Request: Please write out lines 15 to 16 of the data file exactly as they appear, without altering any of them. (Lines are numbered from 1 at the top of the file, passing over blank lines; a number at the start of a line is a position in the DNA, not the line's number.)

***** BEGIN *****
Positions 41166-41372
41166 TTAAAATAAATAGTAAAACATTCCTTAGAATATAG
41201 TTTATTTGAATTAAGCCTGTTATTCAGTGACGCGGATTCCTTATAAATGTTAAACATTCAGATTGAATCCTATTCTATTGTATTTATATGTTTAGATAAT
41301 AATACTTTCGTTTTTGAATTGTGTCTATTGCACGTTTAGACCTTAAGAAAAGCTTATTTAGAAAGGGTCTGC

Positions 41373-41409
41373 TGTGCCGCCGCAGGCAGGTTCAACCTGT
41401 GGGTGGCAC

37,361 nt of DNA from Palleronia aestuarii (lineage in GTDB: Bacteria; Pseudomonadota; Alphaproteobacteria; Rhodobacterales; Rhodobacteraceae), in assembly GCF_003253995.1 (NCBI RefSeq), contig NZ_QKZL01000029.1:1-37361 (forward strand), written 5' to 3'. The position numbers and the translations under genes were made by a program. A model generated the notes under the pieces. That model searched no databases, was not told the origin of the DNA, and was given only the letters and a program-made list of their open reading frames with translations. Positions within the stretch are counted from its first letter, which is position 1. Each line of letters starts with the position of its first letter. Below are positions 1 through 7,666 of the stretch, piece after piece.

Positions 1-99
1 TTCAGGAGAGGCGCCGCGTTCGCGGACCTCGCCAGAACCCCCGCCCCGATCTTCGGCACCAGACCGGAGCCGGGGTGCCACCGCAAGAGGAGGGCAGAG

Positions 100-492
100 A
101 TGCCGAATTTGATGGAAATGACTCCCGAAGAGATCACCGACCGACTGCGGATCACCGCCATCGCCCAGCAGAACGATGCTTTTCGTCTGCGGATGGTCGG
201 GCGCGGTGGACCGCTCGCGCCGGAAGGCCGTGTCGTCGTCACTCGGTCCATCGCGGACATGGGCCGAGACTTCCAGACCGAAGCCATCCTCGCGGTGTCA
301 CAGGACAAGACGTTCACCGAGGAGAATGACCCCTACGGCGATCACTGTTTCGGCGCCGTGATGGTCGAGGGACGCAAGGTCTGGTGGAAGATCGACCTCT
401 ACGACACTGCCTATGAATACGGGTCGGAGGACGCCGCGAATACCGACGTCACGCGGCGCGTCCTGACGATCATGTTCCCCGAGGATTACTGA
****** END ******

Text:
301 CAGGACAAGACGTTCACCGAGGAGAATGACCCCTACGGCGATCACTGTTTCGGCGCCGTGATGGTCGAGGGACGCAAGGTCTGGTGGAAGATCGACCTCT
401 ACGACACTGCCTATGAATACGGGTCGGAGGACGCCGCGAATACCGACGTCACGCGGCGCGTCCTGACGATCATGTTCCCCGAGGATTACTGA